With so many businesses on the Internet actively engaging in search engine marketing, social media promotion, and other online marketing tactics, it is becoming increasingly necessary to evaluate your competitor’s websites on a regular basis. Chances are, your competitors will be targeting many of the same keyword phrases you are and keeping track of their online marketing strategies can make a significant difference in the success of your Internet marketing campaign.
Collecting Some Basic Information
When evaluating a competitor’s website, it is usually best to start off by developing a basic excel file so that you can gather some of the most pertinent data and easily compare it to your top competitors. Here is a very basic example of an excel file I use to just get a quick idea of my top competitors. Click here if you would like to download this excel file for your own competitor evaluation.
Compete.com Traffic Data
To begin, I like to get a quick idea of how much traffic my website is getting in comparison to my competition. For a ballpark monthly traffic number, I like to use Compete. You will need to register for a free account to use many of the features offered by this site. Compete.com allows you to enter up to five websites at one time and provides you with an overall site visitor comparison. You can quickly get an idea of how many total visits your competitors are getting every month as well as how many unique visitors this includes. You can also look at monthly traffic trends over the course of the past year. This allows you to determine how far ahead, or behind, your competitors are when it comes to site traffic. Additionally, how are your competitor’s traffic trends; are they fairly consistent or is your competitor’s traffic on an upward (or downward) swing?
Using the SEO Quake Toolbar to Gather Data
Now that we have a good idea of monthly traffic for the sites we are comparing, it is time to dig a bit deeper. For the next step, you should install the SEO Quake Toolbar which will provide us with some basic website data to start comparing. Once you have successfully installed the toolbar, you can set which pieces of data are displayed under the ‘preferences’ tab of the toolbar. The following are some of the primary pieces of information that I look at when comparing my website to my competitor’s websites.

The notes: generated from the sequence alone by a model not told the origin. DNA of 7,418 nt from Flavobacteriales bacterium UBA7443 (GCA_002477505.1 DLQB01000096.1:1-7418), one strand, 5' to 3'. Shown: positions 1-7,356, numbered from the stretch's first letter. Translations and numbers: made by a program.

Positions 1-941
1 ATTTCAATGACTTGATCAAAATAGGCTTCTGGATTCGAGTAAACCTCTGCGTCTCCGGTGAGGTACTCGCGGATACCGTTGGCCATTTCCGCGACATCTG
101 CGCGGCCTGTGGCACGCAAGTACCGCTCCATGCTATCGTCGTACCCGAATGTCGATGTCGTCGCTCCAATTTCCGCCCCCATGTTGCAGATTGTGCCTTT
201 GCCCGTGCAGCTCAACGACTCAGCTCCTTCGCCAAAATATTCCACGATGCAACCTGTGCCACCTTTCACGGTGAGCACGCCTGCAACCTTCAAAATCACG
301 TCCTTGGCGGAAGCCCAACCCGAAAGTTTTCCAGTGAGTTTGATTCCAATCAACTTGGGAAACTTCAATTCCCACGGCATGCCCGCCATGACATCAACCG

Domain Age: Domain age plays an important role in how the search engines will rank websites in search results. Generally, older domains will tend to be trusted more by the search engines than newer domains (although this is not always true). While this is something that cannot be changed, you should be aware of it when comparing websites. If your competitors all have domains from 1998 and your website is brand new, you will have to look at other ways you can quickly build up trust in the eyes of the search engines.
Inbound Links: The number of links pointing towards a website has always, and will continue to be a major factor in determining how much authority a website has. In general, the higher number of quality links pointing towards a website the better. If your website has about 1,000 links pointing towards it and your competitors all have 10,000 links, you will need to do some serious link building if you want to compete with them in search engine rankings. You will notice that by default, SEO Quake will display two link numbers on the toolbar. The first stat will display the number of links pointing at that specific page on the website and the second stat shows the number of links pointing towards the domain as a whole. While getting an overall number of links for a website is helpful, you really need to look into this number in greater detail.
Looking at those two different numbers, how many links are pointing towards the homepage versus the rest of the website. If you see a website with 1000 links and 975 of them point to the homepage, this is generally not a good thing. Search engines would much rather see a website that has a deeper link structure with links pointing to a wide variety of different pages.